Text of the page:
The Band's Visit musical The Band's Visit musical When Egyptian musicians get stuck in a tiny Israeli town, the lives of the artists intertwine with the lives of the locals. (Photo: The Band's Visit Musical)

Why everybody is talking about the new Broadway musical 'The Band's Visit'

The comedy about a band that gets stranded in a remote Israeli town is drawing comparisons to the Tony Award-winning phenom 'Hamilton.'

Every Broadway season brings with it that one show that everyone is clamoring to go see. Names like "The Producers," "The Book of Mormon" and "Hamilton" have been etched into theatrical history. Well, this year, a new musical called "The Band's Visit" is poised to be the next title to join that pantheon. Tickets are disappearing fast.

So what's it about? After a mix-up at the border, an Egyptian band is sent to a remote village in Israel. With no bus until morning and no hotel in sight, these unlikely travelers are taken in by the locals and their lives become intertwined in the most unexpected ways.

Want to be a Broadway expert at the water cooler? Here's what you need to know about "The Band's Visit"...

Hamilton himself is, like, totally geeking out about it.

Liz Manuel-Miranda, the brainchild behind the hit Broadway show "Hamilton," was so excited about "The Band's Visit," he just had to shout its praises to his 2 million Twitter followers. He called the score "stunning, gorgeous [and] beautiful," adding for emphasis, "See The Band's Visit SEEEE ITTTTT..."

It's getting ridiculously ravishing reviews.

Ben Brantley of the New York Times opened his review with: "Breaking news for Broadway theatergoers, even — or perhaps especially — those who thought they were past the age of infatuation: It is time to fall in love again. One of the most ravishing musicals you will ever be seduced by...," adding that it's “my favorite musical of the season by far." Vogue magazine's reviewer agrees, writing that "it may be this year's best." And the Hollywood Reporter's bottom line is that the musical is "heartfelt, poignant and utterly transporting." As Larry David would say: "That's pretty, pretty, pretty good."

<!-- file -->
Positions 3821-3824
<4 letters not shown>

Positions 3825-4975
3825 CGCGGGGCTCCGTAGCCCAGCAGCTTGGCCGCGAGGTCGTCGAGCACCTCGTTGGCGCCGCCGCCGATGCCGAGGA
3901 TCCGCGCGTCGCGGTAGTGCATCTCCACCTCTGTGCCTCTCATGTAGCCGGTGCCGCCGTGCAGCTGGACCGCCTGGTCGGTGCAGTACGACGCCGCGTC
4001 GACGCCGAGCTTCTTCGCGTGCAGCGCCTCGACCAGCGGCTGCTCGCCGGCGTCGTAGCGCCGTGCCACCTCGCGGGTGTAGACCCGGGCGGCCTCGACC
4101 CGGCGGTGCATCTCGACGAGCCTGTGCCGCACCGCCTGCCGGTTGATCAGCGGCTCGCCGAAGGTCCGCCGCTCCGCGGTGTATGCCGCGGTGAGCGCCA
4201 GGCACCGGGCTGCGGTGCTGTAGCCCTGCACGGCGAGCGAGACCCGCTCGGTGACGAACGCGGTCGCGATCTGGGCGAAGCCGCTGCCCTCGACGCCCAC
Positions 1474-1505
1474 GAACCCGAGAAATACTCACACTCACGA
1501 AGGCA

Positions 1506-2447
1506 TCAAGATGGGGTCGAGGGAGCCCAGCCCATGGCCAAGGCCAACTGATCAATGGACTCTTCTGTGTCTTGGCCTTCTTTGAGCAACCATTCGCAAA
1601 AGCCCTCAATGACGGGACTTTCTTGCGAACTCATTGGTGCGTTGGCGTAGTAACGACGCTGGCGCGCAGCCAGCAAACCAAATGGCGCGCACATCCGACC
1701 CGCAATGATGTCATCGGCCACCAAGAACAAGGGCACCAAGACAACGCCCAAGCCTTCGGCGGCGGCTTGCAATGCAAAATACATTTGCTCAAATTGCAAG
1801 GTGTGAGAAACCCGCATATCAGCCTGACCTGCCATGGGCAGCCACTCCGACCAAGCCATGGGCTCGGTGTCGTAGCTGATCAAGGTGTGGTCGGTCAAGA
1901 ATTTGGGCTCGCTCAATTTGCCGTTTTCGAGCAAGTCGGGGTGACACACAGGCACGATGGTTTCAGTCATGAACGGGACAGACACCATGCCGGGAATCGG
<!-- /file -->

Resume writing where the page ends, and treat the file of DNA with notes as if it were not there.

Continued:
Katrina Lenk is a national treasure.

Lead actress Katrina Lenk plays Dina, a local cafe owner who gets pretty involved with the band. Before her newest role, Lenk was an understudy in “The Miracle Worker" in 2010, but she never actually got on stage. She had some stage time in other performances, but this is by far her most widely reaching role.

“I’m not a fan of the quote-end-quote typical Broadway voice, and Katrina has a very distinctive voice,” said David Yazbek, who composed much of the show's music. “A lot of people can push the buttons, but not many people can quietly break your heart.”

And, by all accounts, she's the show's breakout star:

The lead actor has three – three! – Primetime Emmys.

Tony Shalhoub in "The Band's Visit." "The Band's Visit' stars Tony Shalhoub and makes its way to Broadway this month. (Photo: Ahron R. Foster)

On the other hand, you'll probably recognize the lead actor, even if you've never seen a musical. It's Tony Shalhoub, who played the OCD detective on the USA network comedy "Monk." In "The Band's Visit," he plays the leader of the Egyptian band who keeps making eyes at Dina.

“My very first impression was that she was someone I’d known my whole life,” he wrote about Lenk, “and at the same time, unlike anyone I’d ever met! An enigma. She seemed terribly shy and yet quietly confident. Deeply centered but just as vulnerable.”

It's feel-good and funny.

It's based on a movie – a really, really good one.

"The Band's Visit" is based on a 2007 hit Israeli comedy. The film has a virtually unheard of 98% positive score on Rotten Tomatoes. A Boston Globe critic gushed: "It's a small, profoundly satisfying movie that keeps echoing long after it's over." At the time, Roger Ebert named it one of the 20 best films of the year.

It's already a shoo-in for next year's Tony Awards.


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Why everybody is talking about the new Broadway musical 'The Band's Visit'
The comedy about a band that gets stranded in a remote Israeli town is drawing comparisons to the Tony Award-winning phenom 'Hamilton.'